The challenger didn't shy away from risk, leaping onto ladders and spending much of the bout hurtling himself through the air.
Del Rio withstood it all and looked comfortable in a battlefield filled with chairs, ladders and trash cans. Ricardo Rodriguez had left his side, now standing in Van Dam's corner. During the match, Del Rio attacked his former valet before using his signature submission hold to retain.
There wasn't another standout match until Rhodes and Goldust had to fight to remain with WWE.
The biggest highlight in the three contests before that one was Cesaro swinging The Great Khali. The increasingly popular heel thrilled the fans in the First Niagara Center by dizzying his biggest prey yet.
Battleground's peak came not long after that, following three-straight disappointing undercard bouts.
The Shield stood in the Rhodes family's way, promising to knock them out of the WWE for good. If Rhodes and Goldust won, they would both win jobs with the company. If they lost, they would be banned from WWE and their father would lose his position at NXT.
The high stakes, a well-crafted story leading up to that point and some fast-paced tag-team action come pay-per-view time made for a compelling, emotional match. Dusty Rhodes whipped Dean Ambrose with a belt, the Rhodes brothers survived and then celebrated joyously.
It was WWE storytelling at its finest.
Battleground would falter from that point on.
Wyatt vs. Kingston was fine, a warm-up match to showcase a new monster. It wasn't supposed to be anything special. The pay-per-view instead depended on the two matches that followed, two underwhelming efforts.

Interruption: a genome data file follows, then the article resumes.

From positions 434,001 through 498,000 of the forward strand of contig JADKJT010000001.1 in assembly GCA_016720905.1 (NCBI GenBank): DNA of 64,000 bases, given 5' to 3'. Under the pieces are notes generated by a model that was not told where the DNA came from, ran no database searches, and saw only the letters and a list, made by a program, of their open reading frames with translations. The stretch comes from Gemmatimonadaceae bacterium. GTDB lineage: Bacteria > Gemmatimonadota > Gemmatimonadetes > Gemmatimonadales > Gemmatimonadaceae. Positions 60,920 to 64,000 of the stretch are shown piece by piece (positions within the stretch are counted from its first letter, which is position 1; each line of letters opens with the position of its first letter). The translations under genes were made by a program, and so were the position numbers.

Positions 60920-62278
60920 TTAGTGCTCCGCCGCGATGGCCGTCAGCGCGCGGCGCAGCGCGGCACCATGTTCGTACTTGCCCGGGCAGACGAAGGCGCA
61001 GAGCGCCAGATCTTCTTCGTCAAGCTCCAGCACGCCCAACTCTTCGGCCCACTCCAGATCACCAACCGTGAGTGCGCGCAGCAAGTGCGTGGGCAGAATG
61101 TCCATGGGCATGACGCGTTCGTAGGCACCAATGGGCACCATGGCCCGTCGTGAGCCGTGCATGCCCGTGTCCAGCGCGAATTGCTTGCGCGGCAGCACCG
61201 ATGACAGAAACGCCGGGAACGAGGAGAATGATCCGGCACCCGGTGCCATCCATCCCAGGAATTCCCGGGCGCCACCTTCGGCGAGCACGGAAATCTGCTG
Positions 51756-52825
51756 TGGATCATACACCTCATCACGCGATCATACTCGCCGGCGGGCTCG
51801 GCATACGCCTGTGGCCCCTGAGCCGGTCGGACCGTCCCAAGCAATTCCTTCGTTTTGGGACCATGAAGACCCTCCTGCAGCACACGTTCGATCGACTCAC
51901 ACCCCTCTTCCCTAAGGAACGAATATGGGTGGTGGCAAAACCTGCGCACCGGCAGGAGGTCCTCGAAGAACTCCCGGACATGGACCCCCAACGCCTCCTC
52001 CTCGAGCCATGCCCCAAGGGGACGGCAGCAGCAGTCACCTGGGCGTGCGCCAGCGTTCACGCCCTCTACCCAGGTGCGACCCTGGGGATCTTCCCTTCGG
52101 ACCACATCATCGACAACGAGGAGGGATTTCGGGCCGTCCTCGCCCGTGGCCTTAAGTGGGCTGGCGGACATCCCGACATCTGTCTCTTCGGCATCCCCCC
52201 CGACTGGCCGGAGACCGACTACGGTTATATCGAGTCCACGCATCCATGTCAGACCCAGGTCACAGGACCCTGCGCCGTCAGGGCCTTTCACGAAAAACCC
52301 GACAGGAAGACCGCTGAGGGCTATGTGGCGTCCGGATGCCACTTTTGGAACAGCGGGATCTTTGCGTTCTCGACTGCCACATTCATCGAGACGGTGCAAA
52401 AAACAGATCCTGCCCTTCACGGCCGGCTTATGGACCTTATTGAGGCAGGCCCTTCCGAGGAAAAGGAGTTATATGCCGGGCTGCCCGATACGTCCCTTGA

Punk and Paul Heyman's rivalry dragged at this point. In the process of pursuing vengeance against Heyman, Punk had delivered an instant classic against Brock Lesnar at SummerSlam and spent the next few weeks tangling with Axel.
When Ryback barreled into the story, it felt like an empty add-on.
That was evident here when he and Punk collided with little spark. The average affair ended with Punk nailing his opponent with a low blow.
It's hard to remember much else from the match. Battleground's main event created more vivid memories, but not for the right reason.
That bout almost didn't happen, though. The pay-per-view feed went out for a few minutes right before Orton vs. Bryan, leaving fans to wonder if they were even going to get a WWE title match.